(Bloomberg) -- At the outer edge of the ESG debt market, an unregulated but growing form of finance has some industry experts sounding the alarm.

Their concern centers on market practice evolving around blue bonds when they’re used in debt relief programs. Conceptually similar to green bonds, the blue variant is supposed to direct its proceeds toward marine protection. The biggest case to date is a deal for Belize, where Credit Suisse Group AG issued blue bonds to finance the country’s debt-for-nature swap set up by the Nature Conservancy in late 2021.

But analysts at Barclays Plc recently took a closer look and arrived at the conclusion that such deals come with a “real risk of greenwashing.”

“We are concerned about the use of the term ‘blue bonds’ in aspects of debt-for-nature transactions,” Charlotte Edwards, head of ESG debt-markets research at Barclays in London, said in an interview. “Blue bonds are a type of green bond, and the point of a green bond is that 100% of the proceeds that are raised are spent on environmental projects.”

In the Belize deal, the country repurchased $553 million of debt at a discount, which was ultimately financed using $364 million of blue bonds issued by Credit Suisse. Around $24 million of that was allocated to a marine conservation fund and the bulk of the rest was used to repurchase the debt. Belize also has committed to spend a further $84 million to protect its aquatic life over the coming two decades using the savings generated from the deal.

A spokesperson for Credit Suisse declined to comment. A spokesperson for TNC didn’t comment in time for this story. Representatives for Belize have said the government was “completely transparent with the transaction” and stress the benefits from the deal both to the country’s finances and its marine life.

What Bloomberg Intelligence Says...

“To call a bond ‘green’ or ‘blue,’ 90% or higher should be allocated towards the green projects or in this case, blue projects. The regulations still aren’t there yet to really hold too many issuers accountable for some of these issues, so I think it’s still up for debate whether there is a potential legal issue. But there’s definitely a reputational one.”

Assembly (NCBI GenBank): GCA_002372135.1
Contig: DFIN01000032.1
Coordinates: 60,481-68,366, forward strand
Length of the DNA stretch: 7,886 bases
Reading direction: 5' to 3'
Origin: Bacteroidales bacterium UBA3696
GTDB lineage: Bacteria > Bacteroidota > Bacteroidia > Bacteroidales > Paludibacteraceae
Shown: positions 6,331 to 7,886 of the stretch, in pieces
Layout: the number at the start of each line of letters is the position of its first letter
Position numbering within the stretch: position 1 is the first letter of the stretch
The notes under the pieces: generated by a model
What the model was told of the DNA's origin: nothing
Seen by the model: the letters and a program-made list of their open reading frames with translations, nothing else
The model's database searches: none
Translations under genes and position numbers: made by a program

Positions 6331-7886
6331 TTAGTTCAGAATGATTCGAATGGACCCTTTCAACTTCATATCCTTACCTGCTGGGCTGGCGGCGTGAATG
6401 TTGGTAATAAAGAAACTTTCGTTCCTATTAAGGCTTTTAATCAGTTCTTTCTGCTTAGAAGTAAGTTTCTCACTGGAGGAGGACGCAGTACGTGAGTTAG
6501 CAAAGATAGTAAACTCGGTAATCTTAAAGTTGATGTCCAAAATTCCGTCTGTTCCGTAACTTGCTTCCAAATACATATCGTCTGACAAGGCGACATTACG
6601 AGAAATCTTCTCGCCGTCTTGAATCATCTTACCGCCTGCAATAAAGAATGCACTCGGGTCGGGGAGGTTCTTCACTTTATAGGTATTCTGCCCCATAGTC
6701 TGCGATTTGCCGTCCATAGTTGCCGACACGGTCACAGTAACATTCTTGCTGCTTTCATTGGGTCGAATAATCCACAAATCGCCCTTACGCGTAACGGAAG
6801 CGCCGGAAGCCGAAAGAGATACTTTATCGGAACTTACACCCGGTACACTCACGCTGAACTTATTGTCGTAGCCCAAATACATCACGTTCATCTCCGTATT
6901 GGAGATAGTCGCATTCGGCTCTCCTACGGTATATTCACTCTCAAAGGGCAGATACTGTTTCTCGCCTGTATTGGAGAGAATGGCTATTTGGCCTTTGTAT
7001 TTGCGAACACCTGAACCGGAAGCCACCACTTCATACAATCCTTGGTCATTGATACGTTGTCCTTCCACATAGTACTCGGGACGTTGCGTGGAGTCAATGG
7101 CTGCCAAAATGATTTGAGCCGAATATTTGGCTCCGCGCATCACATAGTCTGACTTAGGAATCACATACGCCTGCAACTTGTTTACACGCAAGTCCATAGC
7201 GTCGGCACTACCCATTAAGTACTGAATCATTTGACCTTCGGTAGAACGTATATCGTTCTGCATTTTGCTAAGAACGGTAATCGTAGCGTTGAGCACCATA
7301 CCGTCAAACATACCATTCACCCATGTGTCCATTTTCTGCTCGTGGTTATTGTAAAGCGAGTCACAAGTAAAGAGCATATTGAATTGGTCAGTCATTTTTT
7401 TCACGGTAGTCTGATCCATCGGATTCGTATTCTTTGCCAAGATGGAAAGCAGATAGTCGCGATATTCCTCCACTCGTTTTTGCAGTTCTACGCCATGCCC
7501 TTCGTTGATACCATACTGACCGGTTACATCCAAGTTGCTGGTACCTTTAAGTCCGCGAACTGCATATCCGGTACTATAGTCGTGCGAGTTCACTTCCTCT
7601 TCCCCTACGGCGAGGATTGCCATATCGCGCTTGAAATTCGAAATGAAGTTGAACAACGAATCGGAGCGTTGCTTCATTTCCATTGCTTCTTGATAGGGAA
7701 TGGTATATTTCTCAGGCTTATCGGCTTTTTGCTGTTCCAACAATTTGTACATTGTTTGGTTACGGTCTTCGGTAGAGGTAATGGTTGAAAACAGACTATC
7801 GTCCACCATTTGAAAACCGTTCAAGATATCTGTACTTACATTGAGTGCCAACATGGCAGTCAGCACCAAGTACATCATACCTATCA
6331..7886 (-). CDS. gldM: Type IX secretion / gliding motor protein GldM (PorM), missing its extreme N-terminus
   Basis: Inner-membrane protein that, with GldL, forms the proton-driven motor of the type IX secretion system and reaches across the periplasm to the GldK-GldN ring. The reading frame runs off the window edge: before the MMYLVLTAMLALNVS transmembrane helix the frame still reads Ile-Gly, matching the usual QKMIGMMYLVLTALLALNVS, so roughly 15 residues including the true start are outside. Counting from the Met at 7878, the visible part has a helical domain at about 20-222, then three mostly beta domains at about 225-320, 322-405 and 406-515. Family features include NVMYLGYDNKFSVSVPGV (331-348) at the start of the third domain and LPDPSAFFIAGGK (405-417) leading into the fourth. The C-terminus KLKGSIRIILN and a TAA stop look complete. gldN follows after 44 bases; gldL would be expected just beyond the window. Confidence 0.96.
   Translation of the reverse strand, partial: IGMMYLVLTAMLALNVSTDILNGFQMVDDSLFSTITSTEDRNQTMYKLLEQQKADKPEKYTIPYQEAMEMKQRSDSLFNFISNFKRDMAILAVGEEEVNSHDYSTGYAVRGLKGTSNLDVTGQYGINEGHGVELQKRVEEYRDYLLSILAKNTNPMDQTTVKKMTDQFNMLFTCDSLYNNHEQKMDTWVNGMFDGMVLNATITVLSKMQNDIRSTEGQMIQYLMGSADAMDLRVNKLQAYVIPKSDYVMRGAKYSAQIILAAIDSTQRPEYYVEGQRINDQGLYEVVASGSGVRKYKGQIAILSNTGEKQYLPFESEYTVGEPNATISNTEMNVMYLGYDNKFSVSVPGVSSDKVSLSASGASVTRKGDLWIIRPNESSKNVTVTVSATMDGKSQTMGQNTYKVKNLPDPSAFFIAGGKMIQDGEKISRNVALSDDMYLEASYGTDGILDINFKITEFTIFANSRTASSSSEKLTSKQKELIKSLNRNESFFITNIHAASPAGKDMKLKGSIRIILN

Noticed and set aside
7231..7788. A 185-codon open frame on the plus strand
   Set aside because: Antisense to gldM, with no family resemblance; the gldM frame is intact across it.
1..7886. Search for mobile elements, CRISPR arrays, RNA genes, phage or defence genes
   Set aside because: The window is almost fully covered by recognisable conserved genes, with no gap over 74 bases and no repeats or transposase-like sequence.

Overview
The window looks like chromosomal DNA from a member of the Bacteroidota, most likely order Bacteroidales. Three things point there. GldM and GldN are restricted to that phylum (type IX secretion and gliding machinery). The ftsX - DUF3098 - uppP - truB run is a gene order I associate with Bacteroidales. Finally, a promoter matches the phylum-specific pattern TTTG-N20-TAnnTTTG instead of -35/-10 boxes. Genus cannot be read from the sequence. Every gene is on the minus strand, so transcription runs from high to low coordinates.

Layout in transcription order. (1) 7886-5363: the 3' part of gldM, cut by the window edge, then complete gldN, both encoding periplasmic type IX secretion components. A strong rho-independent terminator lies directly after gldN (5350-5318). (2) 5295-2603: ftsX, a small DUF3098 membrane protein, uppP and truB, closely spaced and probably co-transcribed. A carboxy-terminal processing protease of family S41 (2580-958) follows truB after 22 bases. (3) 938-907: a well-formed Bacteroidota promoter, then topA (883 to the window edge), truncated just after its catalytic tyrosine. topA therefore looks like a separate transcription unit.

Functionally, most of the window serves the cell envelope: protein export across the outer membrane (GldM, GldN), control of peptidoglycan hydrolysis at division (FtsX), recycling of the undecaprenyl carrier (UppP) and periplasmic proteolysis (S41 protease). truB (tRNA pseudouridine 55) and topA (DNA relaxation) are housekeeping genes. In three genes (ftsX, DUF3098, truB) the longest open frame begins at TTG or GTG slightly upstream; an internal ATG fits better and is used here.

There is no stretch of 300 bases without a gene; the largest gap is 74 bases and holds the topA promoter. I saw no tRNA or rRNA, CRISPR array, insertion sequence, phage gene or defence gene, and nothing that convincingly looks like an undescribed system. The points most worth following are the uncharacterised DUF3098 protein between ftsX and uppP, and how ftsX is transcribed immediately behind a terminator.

——Christopher Ratti, senior ESG credit analyst at Bloomberg Intelligence. 

The wider market for so-called debt-for-nature-swaps has the potential to grow to somewhere between $800 billion and $2 trillion, depending on who’s providing the estimates. A flurry of deals in the 1980s and 1990s was followed by a hiatus in the 2000s. But debt-for-nature swaps are now making a comeback, and Barclays reckons the Belize deal may become precedent-setting, with other nations like Gabon exploring similar arrangements involving private creditors.

Felix Biedermann, a partner at law firm Simmons & Simmons who specializes in debt capital markets and bank regulations, said a blue bond that doesn’t follow a 100% use-of-proceeds principle is “defensible from a legal perspective,” provided the issuer is transparent. 

“But the legal perspective in these instances doesn’t matter too much,” he said in an interview. “You can damage your reputation severely without stepping over the legal red line.” Transparency “is the only mitigant to risks involved in the ESG space,” he said.

“This is where it will crack in this market because not everything that may be possible from a legal perspective may be advisable, because this is a very sensitive topic and a very sensitive market,” Biedermann said. 

The International Capital Market Association, which sets voluntary guidelines for global bond issuance, is in the process of drafting “global guidance on blue bonds” together with International Finance Corporation. In the IFC’s existing guidelines for blue finance, it says blue bonds are instruments with proceeds exclusively destined for marine-protection projects. 

“Blue finance, including blue bonds, isn’t just a clever accounting mechanism,” an IFC spokesperson said by email. It’s “something that can effect meaningful change for our oceans and marine ecosystems.”

At least one investor in the Belize deal is treating the bond with caution in its own reporting.

Alecta AB, a holder of the blue bonds arranged by Credit Suisse, doesn’t include the investment in its disclosures on green and social bonds. Instead, the Swedish pensions manager categorizes the bond under “other investments with social and environmental impact,” said Carina Silberg, head of governance and sustainability at Alecta. 

“It is sound to have a debate on labeling, to avoid greenwashing and to ensure confidence in the financial market,” she said.

Sean Kidney, chief executive officer of Climate Bonds Initiative, suggested that concerns around nomenclature are overblown. “I don’t really care what they call it,” he said in an interview. “What I care about is whether it is making a difference.”

At ClientEarth, which last year successfully sued the UK government for failing to live up to its net-zero pledge, climate finance lawyer Catriona Glascott said the debt financing market “does have the potential to be a huge force for good.” 

But it’s also very much a case of caveat emptor, she said. 

“In ESG debt financing, there’s certainly scope for extensive greenwashing,” she said. “The lack of rules in this space really does make it a bit of a wild west.”

(Adds comment from lawyer in 11th paragraph.)

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